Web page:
Monochrome Watches
An online magazine dedicated to fine watches

Historical Perspective – The Classic Vintage Submariner, The Reference 5512 and 5513

| By Monochrome | 3 min read |

At a certain time in the history of the no-date Rolex Submariner, collectors will commonly accept the switch from vintage to modern references. This moment appeared at the end of the 1980s when Rolex launched the Submariner reference 14060. However, prior to this watch, two references were manufactured, both extremely close in design and specifications, the Reference 5512 and 5513. And because it is the Submariner with longest production period, it has to be seen as the absolute Classic Vintage Submariner, as our “columnist extraordinaire” Paul Altieri (Founder and CEO of Bob’s Watches) will explain here.

Although Rolex’s Submariner is their most successful and iconic line of watches, not all Submariner references are considered equal among collectors. The basic design of the Submariner has not changed since its inception in 1953; however, it has undergone a wide variety of subtle changes and updates throughout the years, as Rolex worked to refine and improve its design.


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The very first Submariner references from the mid-1950s did not have crown guards like their modern counterparts. While these early examples have become quite rare and valuable today, crown guards have become a hallmark trait of the Submariner line. To many Rolex collectors and enthusiasts, the classic vintage Submariner is made from stainless steel with an acrylic crystal and features crown guards but no date complication. Two particular references that epitomize this definition are the 5512 and the 5513.

Rolex Submariner 5512 Vintage

The reference 5512 was introduced in 1958 and marked the introduction of crown guards to Rolex’s Submariner line. A few short years after the release on the reference 5512, Rolex introduced the reference 5513 in 1962 and proceeded to simultaneously manufacture both watches for a number of years thereafter, until they were discontinued in 1978 and 1989 respectively.

Rolex Submariner 5513 Vintage

At first glance, the two Submariner references appear identical; and even after a closer examination, a trained set of eyes would be hard pressed to identify any major differences.  In all actuality, the only areas in which these two Submariner references differ are the calibre of movement inside, and the accompanying lines of text printed on their dials that denote the difference in movement.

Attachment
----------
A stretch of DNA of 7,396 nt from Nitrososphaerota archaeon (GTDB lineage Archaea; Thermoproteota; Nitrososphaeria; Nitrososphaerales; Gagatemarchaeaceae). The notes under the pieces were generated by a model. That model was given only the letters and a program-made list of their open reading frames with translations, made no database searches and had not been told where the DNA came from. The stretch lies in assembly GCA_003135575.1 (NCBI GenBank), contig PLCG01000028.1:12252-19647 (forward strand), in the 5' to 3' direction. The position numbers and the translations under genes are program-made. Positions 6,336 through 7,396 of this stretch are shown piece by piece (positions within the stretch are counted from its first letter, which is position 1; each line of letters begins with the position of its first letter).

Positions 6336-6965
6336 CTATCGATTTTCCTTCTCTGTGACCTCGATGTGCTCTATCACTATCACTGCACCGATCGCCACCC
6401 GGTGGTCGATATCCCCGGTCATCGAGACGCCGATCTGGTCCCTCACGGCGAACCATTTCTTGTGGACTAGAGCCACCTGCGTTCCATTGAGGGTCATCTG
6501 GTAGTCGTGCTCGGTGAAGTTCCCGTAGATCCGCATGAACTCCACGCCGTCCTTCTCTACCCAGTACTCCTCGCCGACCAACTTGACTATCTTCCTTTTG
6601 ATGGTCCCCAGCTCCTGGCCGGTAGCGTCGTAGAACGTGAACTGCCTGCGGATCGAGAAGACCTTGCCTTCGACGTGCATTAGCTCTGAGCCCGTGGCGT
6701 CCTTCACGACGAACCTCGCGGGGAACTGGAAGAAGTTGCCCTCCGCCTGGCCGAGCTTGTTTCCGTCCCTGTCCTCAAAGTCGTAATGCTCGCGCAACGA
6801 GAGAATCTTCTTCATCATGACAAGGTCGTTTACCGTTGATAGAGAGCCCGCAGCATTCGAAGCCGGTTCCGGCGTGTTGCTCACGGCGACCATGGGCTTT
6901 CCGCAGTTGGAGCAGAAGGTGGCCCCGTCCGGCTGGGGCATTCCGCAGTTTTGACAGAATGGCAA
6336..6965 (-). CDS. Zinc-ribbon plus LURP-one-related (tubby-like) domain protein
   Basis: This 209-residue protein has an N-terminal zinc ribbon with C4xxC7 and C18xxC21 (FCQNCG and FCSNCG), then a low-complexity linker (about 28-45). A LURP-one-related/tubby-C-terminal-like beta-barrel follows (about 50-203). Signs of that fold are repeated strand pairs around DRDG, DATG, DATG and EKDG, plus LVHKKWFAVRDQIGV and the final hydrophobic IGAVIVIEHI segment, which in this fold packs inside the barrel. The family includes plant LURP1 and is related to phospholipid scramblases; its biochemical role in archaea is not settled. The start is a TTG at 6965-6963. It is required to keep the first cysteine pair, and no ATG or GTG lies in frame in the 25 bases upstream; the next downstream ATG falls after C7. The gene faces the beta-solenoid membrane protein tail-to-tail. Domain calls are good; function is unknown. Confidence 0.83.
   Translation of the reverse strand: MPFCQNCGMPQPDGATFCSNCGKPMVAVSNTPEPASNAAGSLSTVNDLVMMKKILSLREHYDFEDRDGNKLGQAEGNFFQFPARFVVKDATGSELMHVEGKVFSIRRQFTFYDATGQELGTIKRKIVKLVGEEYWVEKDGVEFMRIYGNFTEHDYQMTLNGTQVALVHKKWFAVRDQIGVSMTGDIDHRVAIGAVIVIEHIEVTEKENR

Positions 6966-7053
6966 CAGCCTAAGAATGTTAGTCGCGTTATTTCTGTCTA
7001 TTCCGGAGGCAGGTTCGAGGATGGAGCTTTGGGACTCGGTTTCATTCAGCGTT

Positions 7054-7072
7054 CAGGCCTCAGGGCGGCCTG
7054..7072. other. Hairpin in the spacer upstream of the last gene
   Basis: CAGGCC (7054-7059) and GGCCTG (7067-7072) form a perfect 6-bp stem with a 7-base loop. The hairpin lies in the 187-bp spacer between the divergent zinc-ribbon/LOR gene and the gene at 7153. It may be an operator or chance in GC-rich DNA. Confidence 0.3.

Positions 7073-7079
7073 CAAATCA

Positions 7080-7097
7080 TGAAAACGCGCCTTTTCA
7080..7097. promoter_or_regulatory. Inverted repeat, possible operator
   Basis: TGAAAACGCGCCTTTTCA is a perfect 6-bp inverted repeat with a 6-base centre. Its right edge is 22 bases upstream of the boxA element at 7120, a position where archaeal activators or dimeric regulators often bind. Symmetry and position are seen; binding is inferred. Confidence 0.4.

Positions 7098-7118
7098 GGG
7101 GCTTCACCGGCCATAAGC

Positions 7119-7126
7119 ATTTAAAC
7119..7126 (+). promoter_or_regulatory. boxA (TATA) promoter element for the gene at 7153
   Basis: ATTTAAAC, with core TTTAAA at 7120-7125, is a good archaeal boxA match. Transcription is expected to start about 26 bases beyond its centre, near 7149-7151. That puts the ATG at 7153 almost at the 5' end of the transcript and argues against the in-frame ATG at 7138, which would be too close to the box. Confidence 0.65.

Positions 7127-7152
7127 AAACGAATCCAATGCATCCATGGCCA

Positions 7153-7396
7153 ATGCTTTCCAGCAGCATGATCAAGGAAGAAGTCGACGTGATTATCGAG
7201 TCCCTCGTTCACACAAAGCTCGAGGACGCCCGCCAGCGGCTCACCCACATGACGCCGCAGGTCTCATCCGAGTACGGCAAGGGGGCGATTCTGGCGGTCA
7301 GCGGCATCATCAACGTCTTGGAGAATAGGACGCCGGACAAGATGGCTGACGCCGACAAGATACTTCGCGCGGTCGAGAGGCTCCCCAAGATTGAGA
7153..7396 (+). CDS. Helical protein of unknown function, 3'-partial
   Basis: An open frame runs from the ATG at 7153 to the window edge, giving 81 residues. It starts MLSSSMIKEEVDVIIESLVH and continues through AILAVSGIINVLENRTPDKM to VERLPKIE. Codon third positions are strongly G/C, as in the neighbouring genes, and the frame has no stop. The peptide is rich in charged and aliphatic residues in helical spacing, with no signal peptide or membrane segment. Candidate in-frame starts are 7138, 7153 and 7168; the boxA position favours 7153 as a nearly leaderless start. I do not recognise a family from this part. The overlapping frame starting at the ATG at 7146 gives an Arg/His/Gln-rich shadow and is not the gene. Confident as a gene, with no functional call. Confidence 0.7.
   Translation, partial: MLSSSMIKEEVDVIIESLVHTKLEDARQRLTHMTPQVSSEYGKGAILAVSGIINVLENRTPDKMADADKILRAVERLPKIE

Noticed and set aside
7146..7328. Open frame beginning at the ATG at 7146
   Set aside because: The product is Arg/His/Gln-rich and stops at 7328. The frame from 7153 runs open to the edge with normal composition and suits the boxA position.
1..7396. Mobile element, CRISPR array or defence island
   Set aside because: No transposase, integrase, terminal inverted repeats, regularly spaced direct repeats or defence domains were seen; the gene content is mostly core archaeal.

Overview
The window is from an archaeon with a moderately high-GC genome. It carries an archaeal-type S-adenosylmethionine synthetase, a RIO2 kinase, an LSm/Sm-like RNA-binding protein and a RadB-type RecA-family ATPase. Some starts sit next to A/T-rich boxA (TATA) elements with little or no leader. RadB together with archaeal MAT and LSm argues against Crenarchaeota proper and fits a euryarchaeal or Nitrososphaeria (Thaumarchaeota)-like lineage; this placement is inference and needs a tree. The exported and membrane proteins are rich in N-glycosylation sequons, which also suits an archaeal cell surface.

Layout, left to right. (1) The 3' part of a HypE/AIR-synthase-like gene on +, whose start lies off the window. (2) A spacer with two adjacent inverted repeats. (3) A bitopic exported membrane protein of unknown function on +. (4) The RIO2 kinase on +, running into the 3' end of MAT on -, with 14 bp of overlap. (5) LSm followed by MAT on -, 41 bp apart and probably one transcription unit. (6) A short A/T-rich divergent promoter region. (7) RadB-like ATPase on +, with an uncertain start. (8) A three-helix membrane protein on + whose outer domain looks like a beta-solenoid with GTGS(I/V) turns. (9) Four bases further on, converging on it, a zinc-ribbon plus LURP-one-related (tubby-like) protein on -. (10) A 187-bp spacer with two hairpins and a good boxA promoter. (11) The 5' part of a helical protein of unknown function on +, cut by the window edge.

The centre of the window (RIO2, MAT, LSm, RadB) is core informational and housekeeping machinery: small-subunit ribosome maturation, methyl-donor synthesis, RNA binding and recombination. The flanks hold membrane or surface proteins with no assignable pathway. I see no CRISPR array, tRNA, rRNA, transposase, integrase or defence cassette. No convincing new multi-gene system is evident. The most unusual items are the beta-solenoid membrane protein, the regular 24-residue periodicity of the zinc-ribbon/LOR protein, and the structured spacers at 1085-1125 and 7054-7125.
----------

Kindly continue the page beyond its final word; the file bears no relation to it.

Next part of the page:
Generally speaking, the reference 5512 Submariner contained a chronometer-rated movement, certified by COSC, while the reference 5513 did not. Due to this subtle difference, the reference 5512 Submariner received two additional lines of text on its dial that read, “Superlative Chronometer / Officially Certified” to indicate that the movement has undergone and passed the rigorous standards of COSC testing.

Rolex Submariner 5512 Vintage

Not all reference 5512 Submariner watches received COSC rated movements; and early examples of the reference 5512 were fitted with the same exact calibre movement that Rolex used in the early examples of the reference 5513, making the only difference the reference number engraving on side of the case.

A large part of the appeal of the reference 5512 and the reference 5513 is that these watches pre-date the widespread adoption of applied, white gold hour markers and synthetic sapphire crystals to the Submariner line. Their thick, domed acrylic crystals and an assortment of possible dial variations give them an inherently vintage look and feel, while the rest of the watch is very much identifiable as the same Submariner that everyone has come to know and love.

Rolex Submariner 5513 Vintage

Due to the longer production run and lower price-point of the reference 5513, surviving examples are more plentiful and generally less expensive than comparable reference 5512 equivalents. Prices can range dramatically depending on condition, dial type, and provenance; however, both the reference 5512 and the reference 5513 Submariner are considered classics and are highly sought-after by collectors today.

This article is part of our Historical Perspective Series focused on the Rolex Submariner. You can find the 4 episodes here:


This article has been written by Paul Altieri, Founder and CEO of Bob’s Watches, who has been kind enough to share with us his passion and knowledge, as well as the photos of this article.

2 responses

  1. Thanks to Mr. Altieri for these articles and sharing his historical knowledge of such an iconic watch.
    Despite the fact I am not a fan of the brand I’ve to admit that the story of the brand is really interesting – especially when well told.


  2. Thank you very much for the information. I was cleaning my Rolex today and figured out it was a 5513 by the makings and now with your explanation, I guess it was at the end of the run of 5513.

    I purchased mine at the Rolex Store in Geneva Switzerland on January 11th 1989. At the time this trip for my brother and I as French Canadians living in Montreal was tremendous we stayed in Europe from Jan 1st to the 28th.

    My brother certified me as crazy spending $660 CAN to buy this watch…. He has since readjusted his statement from crazy to lucky!!!! It was however a big investment for this 24 year old at the time. I have never regretted it and the watch has been with me through thick and thin. All that is left from that trip are awesome memories and a terrific watch!!!!!

    Thanks again for the information.

    GL Harvie

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